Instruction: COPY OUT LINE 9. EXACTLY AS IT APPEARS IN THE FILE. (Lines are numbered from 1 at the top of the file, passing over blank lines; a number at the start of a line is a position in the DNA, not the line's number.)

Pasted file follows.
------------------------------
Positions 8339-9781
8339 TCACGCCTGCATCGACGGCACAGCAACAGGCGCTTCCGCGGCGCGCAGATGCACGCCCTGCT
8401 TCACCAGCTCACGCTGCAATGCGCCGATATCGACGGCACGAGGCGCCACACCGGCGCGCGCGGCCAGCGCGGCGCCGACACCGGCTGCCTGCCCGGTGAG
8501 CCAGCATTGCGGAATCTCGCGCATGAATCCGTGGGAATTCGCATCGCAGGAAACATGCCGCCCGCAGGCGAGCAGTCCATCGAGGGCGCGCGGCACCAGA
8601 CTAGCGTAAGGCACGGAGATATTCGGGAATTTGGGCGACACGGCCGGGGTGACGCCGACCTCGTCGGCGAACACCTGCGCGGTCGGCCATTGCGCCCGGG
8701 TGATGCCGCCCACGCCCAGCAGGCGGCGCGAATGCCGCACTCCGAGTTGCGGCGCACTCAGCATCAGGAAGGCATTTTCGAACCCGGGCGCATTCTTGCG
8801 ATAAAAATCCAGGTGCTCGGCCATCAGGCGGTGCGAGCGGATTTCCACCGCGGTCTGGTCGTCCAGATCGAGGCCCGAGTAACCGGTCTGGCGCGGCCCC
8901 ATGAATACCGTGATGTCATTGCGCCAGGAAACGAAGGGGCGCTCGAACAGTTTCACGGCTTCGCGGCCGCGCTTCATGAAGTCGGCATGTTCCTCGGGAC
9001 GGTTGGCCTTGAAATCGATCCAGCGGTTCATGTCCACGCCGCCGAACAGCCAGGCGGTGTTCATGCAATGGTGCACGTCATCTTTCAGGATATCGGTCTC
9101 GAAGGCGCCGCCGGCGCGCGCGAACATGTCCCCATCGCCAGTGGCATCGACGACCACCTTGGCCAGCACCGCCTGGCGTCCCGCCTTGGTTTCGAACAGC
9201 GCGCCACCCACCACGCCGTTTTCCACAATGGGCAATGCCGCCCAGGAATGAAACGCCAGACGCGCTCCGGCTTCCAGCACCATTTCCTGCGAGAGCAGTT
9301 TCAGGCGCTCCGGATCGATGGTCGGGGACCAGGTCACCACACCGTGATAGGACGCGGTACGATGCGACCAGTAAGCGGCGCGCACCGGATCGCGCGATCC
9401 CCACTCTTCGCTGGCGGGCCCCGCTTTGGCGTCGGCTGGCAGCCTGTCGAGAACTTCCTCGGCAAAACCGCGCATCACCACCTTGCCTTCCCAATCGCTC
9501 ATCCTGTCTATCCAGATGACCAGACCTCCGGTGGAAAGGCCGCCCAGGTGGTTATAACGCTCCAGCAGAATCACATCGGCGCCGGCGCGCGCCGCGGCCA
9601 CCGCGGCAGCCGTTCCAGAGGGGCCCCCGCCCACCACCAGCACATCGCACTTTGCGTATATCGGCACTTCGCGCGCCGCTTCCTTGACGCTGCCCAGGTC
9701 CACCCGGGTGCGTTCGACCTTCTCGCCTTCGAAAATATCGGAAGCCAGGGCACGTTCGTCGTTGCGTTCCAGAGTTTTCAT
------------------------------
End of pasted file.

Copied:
9001 GGTTGGCCTTGAAATCGATCCAGCGGTTCATGTCCACGCCGCCGAACAGCCAGGCGGTGTTCATGCAATGGTGCACGTCATCTTTCAGGATATCGGTCTC